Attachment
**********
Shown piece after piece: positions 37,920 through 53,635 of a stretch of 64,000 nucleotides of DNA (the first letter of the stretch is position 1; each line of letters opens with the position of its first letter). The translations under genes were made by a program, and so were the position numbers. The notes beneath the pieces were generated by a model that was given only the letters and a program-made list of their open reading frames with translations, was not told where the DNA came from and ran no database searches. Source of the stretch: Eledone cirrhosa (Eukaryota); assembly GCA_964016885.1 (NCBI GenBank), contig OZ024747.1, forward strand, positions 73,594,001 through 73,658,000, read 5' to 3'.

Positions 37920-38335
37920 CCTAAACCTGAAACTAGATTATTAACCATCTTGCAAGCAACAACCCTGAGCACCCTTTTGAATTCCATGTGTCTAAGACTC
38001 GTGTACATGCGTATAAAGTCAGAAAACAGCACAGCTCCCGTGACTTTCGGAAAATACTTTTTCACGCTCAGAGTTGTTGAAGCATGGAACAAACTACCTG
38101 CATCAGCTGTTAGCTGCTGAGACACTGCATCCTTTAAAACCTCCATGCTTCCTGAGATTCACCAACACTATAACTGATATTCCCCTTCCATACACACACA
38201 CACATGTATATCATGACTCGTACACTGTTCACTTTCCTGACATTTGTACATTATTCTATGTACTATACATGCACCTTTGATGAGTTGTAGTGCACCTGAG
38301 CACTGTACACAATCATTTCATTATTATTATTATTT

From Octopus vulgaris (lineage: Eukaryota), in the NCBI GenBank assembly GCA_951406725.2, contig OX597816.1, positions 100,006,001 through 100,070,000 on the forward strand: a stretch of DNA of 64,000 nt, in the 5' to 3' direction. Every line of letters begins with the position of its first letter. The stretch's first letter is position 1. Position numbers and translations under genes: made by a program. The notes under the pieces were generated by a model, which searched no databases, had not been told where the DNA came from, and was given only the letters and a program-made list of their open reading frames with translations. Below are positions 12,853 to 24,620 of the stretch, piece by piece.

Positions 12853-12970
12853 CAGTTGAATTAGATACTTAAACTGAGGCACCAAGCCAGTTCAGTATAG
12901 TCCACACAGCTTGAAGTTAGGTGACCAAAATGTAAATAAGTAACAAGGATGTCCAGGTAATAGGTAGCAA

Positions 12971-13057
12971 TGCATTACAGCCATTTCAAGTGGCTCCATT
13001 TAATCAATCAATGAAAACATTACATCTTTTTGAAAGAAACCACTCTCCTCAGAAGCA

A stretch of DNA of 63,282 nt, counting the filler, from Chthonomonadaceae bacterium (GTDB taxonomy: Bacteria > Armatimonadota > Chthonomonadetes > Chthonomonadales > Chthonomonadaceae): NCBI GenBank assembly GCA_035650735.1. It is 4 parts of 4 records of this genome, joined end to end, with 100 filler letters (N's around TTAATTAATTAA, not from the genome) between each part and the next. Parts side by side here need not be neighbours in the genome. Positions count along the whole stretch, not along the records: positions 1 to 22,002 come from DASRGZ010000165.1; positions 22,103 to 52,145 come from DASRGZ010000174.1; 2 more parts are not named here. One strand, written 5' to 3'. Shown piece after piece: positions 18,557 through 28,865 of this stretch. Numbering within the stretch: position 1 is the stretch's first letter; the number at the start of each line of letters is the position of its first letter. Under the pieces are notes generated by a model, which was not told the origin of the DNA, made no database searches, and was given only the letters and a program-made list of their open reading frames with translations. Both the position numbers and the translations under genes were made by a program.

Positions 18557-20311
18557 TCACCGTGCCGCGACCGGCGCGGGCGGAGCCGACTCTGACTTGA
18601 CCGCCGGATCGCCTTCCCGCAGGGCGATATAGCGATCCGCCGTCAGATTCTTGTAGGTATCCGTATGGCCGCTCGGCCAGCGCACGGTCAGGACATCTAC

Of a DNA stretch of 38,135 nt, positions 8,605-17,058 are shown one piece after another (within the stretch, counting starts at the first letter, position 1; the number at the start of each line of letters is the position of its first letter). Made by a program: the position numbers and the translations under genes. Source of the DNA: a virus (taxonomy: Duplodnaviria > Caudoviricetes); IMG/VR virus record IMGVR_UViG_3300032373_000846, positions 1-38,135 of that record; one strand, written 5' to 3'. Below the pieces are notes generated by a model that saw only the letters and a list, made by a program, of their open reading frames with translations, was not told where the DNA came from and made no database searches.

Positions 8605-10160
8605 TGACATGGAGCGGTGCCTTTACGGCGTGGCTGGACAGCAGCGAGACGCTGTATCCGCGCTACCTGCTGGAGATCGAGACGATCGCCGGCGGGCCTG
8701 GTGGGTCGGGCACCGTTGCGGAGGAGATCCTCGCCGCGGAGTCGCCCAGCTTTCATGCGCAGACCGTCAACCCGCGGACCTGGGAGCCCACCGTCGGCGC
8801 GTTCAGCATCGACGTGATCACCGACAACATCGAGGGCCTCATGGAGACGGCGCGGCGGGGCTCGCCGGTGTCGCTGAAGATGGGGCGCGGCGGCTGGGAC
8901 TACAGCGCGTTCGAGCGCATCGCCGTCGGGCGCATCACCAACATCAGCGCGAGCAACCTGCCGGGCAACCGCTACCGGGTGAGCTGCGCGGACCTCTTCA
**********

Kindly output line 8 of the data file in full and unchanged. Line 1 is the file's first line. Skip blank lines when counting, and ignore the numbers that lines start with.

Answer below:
From Octopus vulgaris (lineage: Eukaryota), in the NCBI GenBank assembly GCA_951406725.2, contig OX597816.1, positions 100,006,001 through 100,070,000 on the forward strand: a stretch of DNA of 64,000 nt, in the 5' to 3' direction. Every line of letters begins with the position of its first letter. The stretch's first letter is position 1. Position numbers and translations under genes: made by a program. The notes under the pieces were generated by a model, which searched no databases, had not been told where the DNA came from, and was given only the letters and a program-made list of their open reading frames with translations. Below are positions 12,853 to 24,620 of the stretch, piece by piece.